Jeff Koons Plays with the Gaze at Almine Rech Gallery London

Jeff Koons at Almine Rech Gallery
(Courtesy Almine Rech Gallery)

The ubiquitous lawn and garden ornament commonly known as the “gazing ball” is thought to have originated in 13th century Venice where they were made by highly skilled glass blowers. However, it wasn’t until the Victorian era that the mirrored spheres became popular fixtures of gardens throughout Europe and the United States. According to tradition, “gazing balls” bring good luck and ward off evil spirits, but they have also been used as symbols of friendship.

It was American artist Jeff Koons’s frequent childhood encounters with the “gazing balls” located around his hometown of York, Pennsylvania, that would later provide inspiration for his “Gazing Ball” series. Almine Rech Gallery has elected to inaugurate its second London space on Grosvenor Hill with an exhibition featuring a new series of Koons’s “Gazing Ball” paintings and sculptures, as well as two of the artist’s ballerina sculptures.

Through the simple act of placing a blue glass gazing ball on an aluminum shelf in front of a copy of a historic painting such as Giotto’s “The Kiss of Judas,” or by perching one of the reflective orbs on the top of a reproduction of Marcel Duchamp’s famous “Bottle Rack” readymade, Koons initiates a sort of metaphysical encounter, with the mirrored surface at once reflecting its host artwork as well as the viewer and their immediate surrounding.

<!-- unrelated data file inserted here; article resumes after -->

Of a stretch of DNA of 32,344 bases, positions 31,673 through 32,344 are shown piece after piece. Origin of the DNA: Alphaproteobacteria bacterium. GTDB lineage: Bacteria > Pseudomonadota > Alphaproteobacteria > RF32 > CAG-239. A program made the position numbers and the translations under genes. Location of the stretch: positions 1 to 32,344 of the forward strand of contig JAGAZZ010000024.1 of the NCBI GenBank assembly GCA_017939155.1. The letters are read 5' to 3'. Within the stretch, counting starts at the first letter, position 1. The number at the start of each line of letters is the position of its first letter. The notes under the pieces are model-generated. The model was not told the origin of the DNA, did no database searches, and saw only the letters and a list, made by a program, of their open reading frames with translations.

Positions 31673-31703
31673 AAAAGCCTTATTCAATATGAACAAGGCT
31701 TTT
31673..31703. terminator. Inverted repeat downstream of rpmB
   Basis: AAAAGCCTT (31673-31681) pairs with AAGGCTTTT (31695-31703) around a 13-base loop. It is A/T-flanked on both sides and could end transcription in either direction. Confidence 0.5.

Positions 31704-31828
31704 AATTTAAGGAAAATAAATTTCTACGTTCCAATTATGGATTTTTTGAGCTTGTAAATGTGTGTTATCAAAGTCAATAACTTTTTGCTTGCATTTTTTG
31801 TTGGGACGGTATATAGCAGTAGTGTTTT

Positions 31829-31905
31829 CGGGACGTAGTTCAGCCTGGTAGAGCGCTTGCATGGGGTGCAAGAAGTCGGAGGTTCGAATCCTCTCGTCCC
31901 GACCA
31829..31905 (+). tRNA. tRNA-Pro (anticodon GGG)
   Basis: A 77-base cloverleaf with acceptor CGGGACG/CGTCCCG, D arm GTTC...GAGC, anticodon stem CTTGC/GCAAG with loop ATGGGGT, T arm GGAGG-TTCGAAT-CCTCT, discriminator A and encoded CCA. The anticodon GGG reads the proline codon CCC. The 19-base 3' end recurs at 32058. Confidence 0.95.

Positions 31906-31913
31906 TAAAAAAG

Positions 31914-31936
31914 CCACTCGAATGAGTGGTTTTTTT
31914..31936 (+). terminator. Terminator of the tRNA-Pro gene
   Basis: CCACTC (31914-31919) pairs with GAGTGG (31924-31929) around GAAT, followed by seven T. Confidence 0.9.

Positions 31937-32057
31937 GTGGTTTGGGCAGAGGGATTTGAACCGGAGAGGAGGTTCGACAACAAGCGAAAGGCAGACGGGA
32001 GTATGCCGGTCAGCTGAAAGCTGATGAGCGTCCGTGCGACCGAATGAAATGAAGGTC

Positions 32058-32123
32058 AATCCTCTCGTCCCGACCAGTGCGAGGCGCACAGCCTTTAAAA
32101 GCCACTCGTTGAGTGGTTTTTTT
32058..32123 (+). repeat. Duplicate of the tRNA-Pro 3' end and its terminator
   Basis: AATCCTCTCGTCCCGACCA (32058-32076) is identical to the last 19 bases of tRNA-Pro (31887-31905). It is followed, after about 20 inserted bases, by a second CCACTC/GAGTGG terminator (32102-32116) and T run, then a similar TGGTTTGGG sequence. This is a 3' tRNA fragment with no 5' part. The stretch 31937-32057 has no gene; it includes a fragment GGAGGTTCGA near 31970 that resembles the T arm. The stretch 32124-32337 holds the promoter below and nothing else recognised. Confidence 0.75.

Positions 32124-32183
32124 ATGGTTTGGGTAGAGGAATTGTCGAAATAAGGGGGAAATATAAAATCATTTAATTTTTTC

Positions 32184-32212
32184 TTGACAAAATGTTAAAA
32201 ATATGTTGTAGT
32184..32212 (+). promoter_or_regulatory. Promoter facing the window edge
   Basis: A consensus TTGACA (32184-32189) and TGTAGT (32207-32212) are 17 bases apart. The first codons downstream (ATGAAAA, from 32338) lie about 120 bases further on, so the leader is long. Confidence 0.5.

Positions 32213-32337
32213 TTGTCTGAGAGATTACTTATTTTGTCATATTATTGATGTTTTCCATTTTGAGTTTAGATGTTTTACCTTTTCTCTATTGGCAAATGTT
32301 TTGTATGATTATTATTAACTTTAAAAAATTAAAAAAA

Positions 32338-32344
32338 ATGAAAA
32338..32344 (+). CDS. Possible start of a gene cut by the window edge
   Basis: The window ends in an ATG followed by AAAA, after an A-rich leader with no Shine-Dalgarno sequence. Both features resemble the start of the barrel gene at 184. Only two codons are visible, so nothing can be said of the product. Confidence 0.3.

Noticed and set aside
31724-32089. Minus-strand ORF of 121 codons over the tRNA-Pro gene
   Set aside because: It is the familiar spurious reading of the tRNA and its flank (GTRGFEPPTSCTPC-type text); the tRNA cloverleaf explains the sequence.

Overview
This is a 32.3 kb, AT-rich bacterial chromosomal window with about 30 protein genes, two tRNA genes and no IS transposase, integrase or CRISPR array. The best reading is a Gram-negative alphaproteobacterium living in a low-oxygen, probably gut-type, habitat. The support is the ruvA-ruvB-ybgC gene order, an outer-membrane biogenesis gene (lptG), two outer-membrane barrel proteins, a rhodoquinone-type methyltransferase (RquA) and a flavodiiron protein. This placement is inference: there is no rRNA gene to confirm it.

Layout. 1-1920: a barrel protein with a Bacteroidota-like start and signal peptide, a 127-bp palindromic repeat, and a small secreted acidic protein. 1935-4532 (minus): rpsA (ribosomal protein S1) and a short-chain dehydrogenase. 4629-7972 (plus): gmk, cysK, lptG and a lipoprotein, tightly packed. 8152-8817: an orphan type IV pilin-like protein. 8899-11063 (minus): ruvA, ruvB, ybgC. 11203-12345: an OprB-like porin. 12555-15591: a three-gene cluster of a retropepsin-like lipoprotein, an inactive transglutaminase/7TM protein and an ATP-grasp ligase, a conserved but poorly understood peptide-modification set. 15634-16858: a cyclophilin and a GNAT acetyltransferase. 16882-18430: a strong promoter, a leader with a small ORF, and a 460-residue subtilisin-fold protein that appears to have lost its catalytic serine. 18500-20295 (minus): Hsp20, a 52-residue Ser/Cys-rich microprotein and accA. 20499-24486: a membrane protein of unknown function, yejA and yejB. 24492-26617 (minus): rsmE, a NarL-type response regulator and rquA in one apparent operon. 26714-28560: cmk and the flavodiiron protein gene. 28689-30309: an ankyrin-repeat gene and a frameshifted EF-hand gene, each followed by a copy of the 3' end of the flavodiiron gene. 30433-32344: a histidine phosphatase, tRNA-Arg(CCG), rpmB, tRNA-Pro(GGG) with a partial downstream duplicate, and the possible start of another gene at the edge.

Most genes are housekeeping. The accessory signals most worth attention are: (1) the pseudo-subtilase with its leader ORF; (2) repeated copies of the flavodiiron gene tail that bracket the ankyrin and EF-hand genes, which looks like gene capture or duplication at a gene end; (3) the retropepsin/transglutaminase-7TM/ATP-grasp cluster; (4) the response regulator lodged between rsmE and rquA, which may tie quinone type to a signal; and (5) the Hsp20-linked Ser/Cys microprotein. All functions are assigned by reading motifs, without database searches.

The “Gazing Ball” series is based on ideas of transcendence and the philosopher’s gaze – “starting with transcendence through the senses, but directing one’s vision (the philosopher’s gaze) towards the eternal through pure form and ideas,” according to Koons. “The realization of one’s mortality is an abstract thought and from there, one is able to have a concept of the external world, one’s family, community, and a vaster dialogue with humankind beyond the present.”

The genius of Koons’s practice is the way he transforms definable and explainable objects and images with established experiential parameters into the catalysts for encounters that transcend time and space. With his new “Gazing Ball” works, he continues his ongoing experimentation with the mirrored surface as a gaze-subverting device – a device that collapses the past and present, the explicable and inexplicable, the celestial and terrestrial, the mutable and immutable, the seen and the seer.

In the catalogue essay, Norman Rosenthal states that mirrors have played an essential role in almost all of Koons’s work, from his very first inflatables in 1979. “Since, many of his most ambitious works – such as the 'Balloon Swan,' 'Balloon Monkey,' and 'Balloon Rabbit,' shown spectacularly in New York in 2013 – are finished with such shine that the viewer cannot but be aware of themselves many, many times as they circle the sculptures,” he says.

“Jeff Koons” runs through January 21 at Almine Rech Gallery Grosvenor Hill.